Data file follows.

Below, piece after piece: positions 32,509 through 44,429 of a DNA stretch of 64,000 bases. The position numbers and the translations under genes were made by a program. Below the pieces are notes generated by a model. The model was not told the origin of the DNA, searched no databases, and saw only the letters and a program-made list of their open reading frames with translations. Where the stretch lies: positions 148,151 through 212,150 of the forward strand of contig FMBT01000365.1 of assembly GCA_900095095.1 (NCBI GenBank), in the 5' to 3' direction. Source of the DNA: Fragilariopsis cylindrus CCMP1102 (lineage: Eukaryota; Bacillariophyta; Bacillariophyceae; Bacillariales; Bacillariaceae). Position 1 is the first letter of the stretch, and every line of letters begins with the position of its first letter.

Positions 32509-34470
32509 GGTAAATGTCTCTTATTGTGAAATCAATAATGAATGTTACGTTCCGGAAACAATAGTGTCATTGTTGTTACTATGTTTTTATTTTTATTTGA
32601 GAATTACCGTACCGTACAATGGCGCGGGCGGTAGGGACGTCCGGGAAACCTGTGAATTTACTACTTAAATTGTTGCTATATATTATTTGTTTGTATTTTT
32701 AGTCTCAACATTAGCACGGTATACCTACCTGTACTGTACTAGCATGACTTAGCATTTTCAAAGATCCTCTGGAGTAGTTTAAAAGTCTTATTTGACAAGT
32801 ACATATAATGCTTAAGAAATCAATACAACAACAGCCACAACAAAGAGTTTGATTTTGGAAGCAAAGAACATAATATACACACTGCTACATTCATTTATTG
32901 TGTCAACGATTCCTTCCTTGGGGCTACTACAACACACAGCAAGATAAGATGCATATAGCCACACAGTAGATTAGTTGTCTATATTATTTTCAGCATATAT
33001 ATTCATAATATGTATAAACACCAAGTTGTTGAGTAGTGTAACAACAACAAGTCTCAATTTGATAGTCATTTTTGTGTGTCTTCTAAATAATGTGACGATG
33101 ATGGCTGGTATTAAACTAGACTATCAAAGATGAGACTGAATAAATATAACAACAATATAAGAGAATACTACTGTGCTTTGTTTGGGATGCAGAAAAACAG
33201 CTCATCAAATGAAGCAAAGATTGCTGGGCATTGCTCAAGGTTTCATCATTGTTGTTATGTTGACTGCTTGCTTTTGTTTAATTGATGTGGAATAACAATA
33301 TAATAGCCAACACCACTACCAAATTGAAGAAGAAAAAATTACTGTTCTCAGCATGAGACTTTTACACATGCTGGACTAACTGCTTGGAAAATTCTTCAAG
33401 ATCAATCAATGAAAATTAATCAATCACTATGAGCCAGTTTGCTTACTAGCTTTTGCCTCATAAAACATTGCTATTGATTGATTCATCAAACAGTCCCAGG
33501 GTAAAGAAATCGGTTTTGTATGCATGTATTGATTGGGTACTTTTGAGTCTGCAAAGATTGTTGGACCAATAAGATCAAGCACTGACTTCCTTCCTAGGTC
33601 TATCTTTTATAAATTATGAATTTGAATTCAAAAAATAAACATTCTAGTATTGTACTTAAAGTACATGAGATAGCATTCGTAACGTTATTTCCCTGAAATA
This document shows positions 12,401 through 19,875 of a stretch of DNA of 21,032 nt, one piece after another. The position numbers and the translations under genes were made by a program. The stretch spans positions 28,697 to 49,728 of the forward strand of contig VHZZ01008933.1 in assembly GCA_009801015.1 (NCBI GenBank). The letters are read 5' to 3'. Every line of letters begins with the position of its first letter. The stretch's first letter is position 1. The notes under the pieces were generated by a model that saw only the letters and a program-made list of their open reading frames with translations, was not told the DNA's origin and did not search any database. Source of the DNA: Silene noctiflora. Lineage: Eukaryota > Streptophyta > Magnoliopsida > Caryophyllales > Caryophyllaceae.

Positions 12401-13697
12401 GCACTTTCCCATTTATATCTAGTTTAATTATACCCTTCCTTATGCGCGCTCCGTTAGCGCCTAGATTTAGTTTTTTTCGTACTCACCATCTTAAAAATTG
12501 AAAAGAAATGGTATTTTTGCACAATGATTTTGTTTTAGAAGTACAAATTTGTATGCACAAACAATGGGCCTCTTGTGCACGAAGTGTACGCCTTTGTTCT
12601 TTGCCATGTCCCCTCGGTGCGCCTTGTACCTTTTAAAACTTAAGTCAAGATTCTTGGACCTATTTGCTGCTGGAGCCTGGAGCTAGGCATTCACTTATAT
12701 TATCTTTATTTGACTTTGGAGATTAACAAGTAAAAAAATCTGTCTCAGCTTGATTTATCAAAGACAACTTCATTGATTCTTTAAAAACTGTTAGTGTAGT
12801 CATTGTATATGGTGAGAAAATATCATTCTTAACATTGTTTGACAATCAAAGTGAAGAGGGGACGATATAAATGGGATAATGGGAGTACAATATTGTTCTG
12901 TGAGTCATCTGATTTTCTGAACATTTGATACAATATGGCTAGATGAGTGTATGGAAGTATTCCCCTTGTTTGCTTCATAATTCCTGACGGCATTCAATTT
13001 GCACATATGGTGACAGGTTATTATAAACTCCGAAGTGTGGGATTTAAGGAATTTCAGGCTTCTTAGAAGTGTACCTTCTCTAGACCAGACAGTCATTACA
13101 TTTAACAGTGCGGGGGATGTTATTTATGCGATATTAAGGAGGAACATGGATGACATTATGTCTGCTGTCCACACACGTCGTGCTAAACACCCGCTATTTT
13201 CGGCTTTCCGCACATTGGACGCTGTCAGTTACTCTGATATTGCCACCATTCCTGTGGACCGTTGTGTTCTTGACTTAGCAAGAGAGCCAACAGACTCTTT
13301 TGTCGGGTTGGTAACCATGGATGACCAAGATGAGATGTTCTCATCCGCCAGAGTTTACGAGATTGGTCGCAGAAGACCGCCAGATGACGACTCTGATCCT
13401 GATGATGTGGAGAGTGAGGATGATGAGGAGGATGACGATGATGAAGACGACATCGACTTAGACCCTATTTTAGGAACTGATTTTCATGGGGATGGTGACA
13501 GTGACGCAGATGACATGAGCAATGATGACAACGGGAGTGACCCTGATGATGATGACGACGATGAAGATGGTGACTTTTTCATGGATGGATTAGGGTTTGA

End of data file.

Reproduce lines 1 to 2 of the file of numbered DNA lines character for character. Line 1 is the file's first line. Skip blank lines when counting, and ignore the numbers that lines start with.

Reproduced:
Below, piece after piece: positions 32,509 through 44,429 of a DNA stretch of 64,000 bases. The position numbers and the translations under genes were made by a program. Below the pieces are notes generated by a model. The model was not told the origin of the DNA, searched no databases, and saw only the letters and a program-made list of their open reading frames with translations. Where the stretch lies: positions 148,151 through 212,150 of the forward strand of contig FMBT01000365.1 of assembly GCA_900095095.1 (NCBI GenBank), in the 5' to 3' direction. Source of the DNA: Fragilariopsis cylindrus CCMP1102 (lineage: Eukaryota; Bacillariophyta; Bacillariophyceae; Bacillariales; Bacillariaceae). Position 1 is the first letter of the stretch, and every line of letters begins with the position of its first letter.

Positions 32509-34470